The film depicts Mary in labour pains, and our Lord’s birth as entirely natural. This is controversial too. Some argue that since our Lady is the Immaculate Conception, she enjoyed the same privileges Eve received back in the good old days of Original Grace. That means that she would not have been afflicted with difficulty in childbirth, and that she would not have died. Others counter that these privileges do not necessarily follow from the Immaculate Conception, and since our Lord himself endured suffering and death, it seems unlikely that God would exempt Mary from “the human condition.”

I tend to the latter view myself, but then, I’m a child of my age, with a devotion to our Lord’s sacred humanity, and by implication, our Lady’s “ordinariness” also. My late grandfather belonged to a different age (obviously), and his faith and piety — much greater than my own — attached more importance to our Lord’s divinity, and our Lady’s privileged status. Granddad and I debated this point once or twice. (He was a great theological sparring partner, long before I contemplated seminary studies!) To help his case, he had the private revelations of Blessed Anne Catherine Emmerich to back him up. And to help my case, I’ve got … umm … common sense? But common sense wouldn’t have served St Joseph very well, would it?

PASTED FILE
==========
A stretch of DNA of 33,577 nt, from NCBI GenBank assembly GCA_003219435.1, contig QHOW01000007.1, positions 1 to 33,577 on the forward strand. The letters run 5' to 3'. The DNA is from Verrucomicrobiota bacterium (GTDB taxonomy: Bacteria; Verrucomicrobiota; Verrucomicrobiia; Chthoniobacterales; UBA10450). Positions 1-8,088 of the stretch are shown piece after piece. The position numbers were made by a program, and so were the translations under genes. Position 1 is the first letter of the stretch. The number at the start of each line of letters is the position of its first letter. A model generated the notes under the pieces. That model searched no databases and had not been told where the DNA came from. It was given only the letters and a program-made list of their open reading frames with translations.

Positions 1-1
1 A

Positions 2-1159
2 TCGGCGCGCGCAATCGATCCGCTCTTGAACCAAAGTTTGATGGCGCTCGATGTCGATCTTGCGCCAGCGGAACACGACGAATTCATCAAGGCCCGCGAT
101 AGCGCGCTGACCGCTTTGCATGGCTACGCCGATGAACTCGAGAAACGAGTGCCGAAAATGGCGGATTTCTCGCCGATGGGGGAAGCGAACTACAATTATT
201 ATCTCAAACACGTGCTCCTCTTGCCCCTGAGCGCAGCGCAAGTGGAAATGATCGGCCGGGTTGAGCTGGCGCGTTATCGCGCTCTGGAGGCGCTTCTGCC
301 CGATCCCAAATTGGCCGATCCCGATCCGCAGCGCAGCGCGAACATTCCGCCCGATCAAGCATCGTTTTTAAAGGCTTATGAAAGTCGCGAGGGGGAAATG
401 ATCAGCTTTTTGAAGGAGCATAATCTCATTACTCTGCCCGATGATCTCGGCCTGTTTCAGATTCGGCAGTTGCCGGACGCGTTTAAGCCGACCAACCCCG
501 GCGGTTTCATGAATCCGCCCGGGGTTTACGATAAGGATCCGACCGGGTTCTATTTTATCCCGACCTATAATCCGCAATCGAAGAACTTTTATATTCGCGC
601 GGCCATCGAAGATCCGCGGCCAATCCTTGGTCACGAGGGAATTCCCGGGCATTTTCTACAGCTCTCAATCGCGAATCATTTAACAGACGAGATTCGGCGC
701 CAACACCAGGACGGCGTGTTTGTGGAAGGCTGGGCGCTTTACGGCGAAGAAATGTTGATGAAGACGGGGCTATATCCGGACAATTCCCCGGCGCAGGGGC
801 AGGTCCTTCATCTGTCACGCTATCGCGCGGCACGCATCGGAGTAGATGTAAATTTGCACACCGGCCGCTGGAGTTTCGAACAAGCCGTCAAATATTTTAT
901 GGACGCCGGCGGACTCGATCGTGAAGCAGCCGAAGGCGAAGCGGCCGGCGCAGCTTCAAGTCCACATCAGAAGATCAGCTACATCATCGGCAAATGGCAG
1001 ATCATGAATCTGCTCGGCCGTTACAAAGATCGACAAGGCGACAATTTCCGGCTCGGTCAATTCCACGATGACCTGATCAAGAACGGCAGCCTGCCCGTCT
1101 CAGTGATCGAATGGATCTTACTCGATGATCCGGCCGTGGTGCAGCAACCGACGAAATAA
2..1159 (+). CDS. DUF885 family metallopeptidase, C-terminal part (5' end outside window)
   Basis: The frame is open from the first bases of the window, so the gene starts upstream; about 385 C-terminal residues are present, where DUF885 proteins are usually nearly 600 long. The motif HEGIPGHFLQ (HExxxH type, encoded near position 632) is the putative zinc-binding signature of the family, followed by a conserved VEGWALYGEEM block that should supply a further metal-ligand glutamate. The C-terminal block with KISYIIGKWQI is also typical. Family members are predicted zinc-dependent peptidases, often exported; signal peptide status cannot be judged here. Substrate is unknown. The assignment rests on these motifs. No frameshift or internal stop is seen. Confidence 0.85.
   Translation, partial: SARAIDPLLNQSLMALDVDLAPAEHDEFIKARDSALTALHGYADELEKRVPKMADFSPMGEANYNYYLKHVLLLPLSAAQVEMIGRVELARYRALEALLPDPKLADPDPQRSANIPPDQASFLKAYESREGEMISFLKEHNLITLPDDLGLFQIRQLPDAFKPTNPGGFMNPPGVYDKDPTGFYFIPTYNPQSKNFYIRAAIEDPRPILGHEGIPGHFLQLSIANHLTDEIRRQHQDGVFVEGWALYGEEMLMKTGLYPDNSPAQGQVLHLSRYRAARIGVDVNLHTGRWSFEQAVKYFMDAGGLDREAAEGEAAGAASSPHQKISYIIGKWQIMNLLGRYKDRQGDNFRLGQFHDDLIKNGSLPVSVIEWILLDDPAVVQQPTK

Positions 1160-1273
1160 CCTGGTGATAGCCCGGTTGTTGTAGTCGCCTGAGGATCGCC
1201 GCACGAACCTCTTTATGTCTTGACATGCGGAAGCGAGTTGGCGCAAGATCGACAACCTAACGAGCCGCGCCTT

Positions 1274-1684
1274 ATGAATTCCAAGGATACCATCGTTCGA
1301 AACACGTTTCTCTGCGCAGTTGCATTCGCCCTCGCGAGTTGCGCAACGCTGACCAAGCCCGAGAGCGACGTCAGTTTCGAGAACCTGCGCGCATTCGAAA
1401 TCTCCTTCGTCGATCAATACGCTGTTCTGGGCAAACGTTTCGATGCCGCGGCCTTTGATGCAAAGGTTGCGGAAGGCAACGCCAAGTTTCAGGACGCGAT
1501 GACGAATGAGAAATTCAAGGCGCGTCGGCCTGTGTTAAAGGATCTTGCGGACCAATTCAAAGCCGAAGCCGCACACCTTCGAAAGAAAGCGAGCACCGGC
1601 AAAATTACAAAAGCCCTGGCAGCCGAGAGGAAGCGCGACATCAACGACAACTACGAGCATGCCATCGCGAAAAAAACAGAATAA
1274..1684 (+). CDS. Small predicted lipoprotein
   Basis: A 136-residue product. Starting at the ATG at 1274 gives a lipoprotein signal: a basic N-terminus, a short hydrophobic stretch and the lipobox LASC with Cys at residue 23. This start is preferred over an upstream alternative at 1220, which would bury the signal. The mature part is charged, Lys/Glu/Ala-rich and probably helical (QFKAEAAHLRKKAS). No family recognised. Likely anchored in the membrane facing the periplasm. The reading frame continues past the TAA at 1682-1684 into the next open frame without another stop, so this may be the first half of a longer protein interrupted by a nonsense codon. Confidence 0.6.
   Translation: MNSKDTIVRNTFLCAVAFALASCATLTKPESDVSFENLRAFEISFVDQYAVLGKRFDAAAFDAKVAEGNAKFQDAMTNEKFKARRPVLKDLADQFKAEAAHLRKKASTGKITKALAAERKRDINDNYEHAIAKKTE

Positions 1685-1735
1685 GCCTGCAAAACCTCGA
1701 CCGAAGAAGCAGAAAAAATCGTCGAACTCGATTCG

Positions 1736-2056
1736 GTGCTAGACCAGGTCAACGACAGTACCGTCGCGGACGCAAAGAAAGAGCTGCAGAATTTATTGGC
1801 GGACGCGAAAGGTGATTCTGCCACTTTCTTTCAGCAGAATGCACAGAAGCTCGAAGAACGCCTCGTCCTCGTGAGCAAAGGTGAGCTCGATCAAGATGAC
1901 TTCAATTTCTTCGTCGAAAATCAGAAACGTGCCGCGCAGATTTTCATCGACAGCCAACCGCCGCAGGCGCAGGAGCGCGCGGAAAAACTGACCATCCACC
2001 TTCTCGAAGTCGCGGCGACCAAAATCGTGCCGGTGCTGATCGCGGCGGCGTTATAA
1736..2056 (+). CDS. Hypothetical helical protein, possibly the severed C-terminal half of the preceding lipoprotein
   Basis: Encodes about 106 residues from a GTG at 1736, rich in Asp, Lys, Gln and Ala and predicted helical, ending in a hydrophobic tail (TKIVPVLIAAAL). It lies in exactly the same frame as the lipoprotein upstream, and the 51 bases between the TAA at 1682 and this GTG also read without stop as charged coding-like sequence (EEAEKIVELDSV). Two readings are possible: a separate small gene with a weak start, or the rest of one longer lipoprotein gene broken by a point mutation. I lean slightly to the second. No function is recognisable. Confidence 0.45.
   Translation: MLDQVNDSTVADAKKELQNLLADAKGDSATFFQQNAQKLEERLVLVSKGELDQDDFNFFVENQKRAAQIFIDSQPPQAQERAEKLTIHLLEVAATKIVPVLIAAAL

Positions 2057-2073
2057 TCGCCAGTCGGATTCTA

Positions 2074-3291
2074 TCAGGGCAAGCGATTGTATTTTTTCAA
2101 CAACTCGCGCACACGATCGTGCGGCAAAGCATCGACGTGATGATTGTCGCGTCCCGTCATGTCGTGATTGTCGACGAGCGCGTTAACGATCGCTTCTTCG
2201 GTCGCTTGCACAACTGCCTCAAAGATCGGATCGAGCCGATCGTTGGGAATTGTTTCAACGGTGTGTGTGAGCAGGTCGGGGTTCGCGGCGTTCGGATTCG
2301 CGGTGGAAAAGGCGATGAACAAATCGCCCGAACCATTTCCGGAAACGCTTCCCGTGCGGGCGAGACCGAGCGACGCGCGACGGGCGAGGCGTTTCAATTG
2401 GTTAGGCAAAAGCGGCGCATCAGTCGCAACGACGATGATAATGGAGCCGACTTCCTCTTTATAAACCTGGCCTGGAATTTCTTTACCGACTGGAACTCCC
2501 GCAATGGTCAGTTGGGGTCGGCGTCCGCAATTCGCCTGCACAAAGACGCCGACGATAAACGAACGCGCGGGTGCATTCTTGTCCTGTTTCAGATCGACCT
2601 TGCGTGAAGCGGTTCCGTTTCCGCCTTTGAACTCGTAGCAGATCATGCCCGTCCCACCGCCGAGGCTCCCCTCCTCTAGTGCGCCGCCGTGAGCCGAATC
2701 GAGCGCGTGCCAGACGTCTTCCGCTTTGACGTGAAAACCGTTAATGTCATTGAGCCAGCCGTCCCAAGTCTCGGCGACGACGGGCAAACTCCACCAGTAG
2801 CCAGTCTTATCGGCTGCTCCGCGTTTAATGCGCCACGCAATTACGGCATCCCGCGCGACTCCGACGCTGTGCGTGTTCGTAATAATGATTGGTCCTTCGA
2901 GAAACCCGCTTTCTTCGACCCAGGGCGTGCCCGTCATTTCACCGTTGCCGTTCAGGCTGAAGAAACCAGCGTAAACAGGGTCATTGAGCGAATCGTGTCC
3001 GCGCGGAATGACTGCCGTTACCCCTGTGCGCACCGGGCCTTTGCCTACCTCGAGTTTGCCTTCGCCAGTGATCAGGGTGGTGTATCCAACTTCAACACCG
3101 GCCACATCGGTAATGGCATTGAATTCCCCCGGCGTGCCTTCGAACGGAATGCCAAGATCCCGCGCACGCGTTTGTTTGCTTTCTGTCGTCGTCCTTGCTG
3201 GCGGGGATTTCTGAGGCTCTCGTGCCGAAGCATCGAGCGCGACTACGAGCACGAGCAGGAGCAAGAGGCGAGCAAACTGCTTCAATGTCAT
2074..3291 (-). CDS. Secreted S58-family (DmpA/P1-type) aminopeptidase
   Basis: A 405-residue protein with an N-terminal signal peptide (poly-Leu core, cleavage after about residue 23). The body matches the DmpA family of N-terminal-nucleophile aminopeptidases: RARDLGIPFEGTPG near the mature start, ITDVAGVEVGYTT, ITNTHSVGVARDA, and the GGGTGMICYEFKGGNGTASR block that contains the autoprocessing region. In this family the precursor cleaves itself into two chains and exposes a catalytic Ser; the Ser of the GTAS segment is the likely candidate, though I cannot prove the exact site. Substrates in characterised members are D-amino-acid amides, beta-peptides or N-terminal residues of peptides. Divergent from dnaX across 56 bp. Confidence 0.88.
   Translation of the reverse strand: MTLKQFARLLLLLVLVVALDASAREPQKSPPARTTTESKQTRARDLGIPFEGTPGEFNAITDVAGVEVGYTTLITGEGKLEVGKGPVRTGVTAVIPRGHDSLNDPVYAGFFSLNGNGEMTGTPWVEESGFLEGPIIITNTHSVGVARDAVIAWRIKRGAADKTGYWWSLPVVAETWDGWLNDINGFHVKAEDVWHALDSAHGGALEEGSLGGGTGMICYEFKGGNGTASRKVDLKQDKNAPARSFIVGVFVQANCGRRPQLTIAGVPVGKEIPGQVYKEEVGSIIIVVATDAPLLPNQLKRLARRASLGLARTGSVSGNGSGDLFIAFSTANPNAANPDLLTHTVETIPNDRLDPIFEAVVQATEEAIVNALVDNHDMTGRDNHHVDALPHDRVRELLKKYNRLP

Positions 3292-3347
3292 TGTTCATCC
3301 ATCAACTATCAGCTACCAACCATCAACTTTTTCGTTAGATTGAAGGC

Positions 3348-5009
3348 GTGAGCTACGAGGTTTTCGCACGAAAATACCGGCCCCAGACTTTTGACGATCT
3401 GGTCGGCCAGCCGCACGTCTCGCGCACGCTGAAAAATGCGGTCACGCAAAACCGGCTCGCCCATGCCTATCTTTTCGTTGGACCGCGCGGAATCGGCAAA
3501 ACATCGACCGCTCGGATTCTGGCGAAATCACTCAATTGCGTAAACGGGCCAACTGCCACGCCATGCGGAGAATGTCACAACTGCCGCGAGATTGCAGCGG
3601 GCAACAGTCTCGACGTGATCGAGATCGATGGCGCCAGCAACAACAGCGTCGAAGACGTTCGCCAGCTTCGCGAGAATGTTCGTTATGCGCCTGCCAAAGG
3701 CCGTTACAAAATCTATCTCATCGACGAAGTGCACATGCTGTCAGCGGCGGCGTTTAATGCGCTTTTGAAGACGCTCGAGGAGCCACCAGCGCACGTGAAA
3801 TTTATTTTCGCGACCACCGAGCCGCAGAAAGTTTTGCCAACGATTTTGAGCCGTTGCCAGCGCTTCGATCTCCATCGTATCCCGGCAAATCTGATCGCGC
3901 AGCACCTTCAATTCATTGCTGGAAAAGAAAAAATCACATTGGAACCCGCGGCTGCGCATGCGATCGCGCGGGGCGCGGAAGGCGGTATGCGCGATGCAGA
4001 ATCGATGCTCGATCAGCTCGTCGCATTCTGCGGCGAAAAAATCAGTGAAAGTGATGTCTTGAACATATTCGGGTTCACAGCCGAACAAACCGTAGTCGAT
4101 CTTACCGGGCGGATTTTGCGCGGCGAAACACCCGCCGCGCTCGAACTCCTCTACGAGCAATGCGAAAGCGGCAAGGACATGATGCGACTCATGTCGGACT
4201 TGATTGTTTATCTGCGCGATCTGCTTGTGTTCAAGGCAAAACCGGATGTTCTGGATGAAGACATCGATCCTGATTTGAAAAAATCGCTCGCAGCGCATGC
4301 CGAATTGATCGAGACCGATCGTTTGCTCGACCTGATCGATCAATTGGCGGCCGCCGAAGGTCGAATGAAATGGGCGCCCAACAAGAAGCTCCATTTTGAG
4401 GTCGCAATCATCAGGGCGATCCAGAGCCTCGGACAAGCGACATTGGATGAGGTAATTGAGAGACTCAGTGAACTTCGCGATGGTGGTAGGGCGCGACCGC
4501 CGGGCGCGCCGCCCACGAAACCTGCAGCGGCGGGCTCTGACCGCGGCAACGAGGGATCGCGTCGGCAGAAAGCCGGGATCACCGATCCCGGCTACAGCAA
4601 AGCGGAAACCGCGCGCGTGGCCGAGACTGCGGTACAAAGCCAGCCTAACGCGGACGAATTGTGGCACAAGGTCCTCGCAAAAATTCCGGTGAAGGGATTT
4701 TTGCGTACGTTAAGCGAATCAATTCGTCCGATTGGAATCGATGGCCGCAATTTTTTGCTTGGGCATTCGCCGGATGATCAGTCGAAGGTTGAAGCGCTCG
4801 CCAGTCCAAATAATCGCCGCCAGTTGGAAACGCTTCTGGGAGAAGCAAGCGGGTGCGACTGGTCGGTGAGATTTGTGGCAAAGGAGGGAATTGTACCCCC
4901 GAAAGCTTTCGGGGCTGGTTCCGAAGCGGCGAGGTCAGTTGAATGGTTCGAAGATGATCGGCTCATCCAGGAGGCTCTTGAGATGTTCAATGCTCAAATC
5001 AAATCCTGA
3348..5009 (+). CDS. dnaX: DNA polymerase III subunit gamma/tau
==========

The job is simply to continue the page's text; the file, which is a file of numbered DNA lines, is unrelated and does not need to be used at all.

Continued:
I’m interested to know what readers think. Cast your mind back to the stable in Bethlehem. Was it a natural childbirth, or something miraculous?

  • Fr mick Mac Adrew

    The Nativity Story film fails miserably in two aspects. The lighting levels and the sound levels. Yes, I know all about accuracy of context, but really, St Francis of Assisi when he introduced crib scenes, was amplifying the scripture so ordinary people could “see” the miracle.

    I’m having a grouch of course, but such good and well produced resources fail in their amplification if they can’t envelope the audience and make them “part” of the event.

    Technique with producing good resources is everything.

    • That does seem a bit harsh Father. I was very impressed by the production values, which were much better than I expected.